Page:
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Re: What did Spinosaurus eat? New species of Lepidotes found
On 2/21/2011 8:24 PM, Tim Williams wrote:
_Masiakasaurus_ was only
2m long, and has craniodental features (like procumbent front teeth)
that suggest that it might have been a fish-eater. If correct, this
in turn suggests that_Masiakasaurus_ habitually entered the water.
Is this the kind of animal that could have given rise to a fully
aquatic lineage of non-avian theropods? (Not_Masiakasaurus_ itself,
given that it lived in the Maastrichtian.)
I agree the questions should be asked, as you said earlier. But what
would such a critter look like, and how would it get there?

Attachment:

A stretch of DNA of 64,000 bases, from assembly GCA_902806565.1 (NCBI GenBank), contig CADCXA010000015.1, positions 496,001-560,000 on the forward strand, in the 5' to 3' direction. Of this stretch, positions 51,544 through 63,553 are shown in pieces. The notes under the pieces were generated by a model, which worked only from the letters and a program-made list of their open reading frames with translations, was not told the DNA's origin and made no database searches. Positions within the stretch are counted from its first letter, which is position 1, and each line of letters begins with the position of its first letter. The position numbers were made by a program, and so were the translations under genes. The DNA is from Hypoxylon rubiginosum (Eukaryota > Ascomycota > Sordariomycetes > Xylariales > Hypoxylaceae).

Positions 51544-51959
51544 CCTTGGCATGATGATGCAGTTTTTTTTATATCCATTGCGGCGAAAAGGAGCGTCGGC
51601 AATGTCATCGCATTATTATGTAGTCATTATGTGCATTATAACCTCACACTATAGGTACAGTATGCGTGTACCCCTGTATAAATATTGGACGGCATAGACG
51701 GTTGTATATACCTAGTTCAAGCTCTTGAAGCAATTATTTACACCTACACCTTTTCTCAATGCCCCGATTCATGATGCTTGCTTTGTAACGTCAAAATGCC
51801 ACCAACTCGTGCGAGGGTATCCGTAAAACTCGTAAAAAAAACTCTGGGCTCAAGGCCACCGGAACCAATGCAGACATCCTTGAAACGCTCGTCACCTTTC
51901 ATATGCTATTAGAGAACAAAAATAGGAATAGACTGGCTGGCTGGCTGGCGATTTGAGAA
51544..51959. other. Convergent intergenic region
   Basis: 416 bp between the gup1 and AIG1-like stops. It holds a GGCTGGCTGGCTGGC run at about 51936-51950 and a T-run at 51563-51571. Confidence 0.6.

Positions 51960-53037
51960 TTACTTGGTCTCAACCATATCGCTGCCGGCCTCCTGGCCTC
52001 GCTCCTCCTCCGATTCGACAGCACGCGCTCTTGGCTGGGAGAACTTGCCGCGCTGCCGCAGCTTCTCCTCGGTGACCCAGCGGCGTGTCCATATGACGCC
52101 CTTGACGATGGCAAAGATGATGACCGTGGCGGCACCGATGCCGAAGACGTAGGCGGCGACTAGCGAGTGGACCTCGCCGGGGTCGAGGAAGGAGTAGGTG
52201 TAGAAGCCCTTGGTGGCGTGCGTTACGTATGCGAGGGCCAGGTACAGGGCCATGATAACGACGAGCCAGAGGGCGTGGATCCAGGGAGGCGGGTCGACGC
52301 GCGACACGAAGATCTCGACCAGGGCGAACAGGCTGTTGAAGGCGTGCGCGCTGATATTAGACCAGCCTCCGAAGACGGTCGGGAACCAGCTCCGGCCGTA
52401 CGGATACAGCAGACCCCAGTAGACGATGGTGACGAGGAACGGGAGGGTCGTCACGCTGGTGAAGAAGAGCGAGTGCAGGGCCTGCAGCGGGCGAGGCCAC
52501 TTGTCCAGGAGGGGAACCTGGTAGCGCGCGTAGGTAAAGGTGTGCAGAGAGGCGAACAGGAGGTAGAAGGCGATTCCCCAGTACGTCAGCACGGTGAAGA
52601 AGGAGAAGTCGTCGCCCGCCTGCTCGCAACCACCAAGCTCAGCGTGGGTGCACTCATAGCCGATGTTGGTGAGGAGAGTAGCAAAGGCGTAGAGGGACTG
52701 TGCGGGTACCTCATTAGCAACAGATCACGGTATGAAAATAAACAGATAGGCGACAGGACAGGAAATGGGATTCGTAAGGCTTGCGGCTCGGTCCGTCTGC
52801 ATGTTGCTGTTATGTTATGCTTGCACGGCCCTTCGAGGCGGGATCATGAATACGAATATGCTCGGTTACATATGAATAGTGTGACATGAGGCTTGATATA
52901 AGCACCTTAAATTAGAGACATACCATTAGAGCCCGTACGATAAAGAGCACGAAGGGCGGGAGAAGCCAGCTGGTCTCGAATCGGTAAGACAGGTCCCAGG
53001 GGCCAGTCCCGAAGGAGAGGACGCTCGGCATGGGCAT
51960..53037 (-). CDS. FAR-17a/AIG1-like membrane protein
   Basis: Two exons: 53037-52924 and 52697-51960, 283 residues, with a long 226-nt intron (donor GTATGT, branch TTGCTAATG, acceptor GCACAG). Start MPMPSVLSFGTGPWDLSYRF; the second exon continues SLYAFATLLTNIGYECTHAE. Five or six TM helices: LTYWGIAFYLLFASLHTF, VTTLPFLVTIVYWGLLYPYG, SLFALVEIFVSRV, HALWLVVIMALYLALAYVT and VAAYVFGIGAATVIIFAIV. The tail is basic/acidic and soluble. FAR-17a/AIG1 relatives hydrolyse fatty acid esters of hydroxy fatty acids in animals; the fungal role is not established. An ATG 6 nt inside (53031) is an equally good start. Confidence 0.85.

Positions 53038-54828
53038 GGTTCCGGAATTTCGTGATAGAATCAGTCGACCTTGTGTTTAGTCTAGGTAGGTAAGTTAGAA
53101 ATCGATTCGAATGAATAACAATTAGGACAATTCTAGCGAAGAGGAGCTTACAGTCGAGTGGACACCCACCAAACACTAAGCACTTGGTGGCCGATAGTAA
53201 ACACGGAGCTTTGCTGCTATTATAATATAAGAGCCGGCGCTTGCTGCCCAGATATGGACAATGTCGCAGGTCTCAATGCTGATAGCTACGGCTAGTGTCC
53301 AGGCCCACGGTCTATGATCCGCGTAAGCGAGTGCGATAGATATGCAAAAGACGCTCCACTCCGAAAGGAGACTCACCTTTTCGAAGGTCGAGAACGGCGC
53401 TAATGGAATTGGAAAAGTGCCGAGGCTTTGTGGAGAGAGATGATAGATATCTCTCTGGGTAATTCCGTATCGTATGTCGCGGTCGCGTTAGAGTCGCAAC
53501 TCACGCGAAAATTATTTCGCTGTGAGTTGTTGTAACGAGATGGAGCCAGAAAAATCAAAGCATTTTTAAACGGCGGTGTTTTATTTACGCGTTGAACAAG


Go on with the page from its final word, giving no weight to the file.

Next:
Could the arms be useful beyond a dog-paddle mode? Wouldn't
penguin-style flapping require a _lot_ of re-arrangement?
Granted, water seems a friendly place to do such alterations -- that is
a path to flight rarely discussed, btw. Theropod becomes underwater
swimmer becomes terrestrial cliff-diver or ridgesoarer, or some such
I think we talked briefly about water being where birds might done their
'pelvic re-arrangement' some years back.
Another question -- why were/are even the flightless dino's so committed
to nesting? Did some part of their reproductive process get so optimized
early-on that _any_ mutation is critically maladaptive?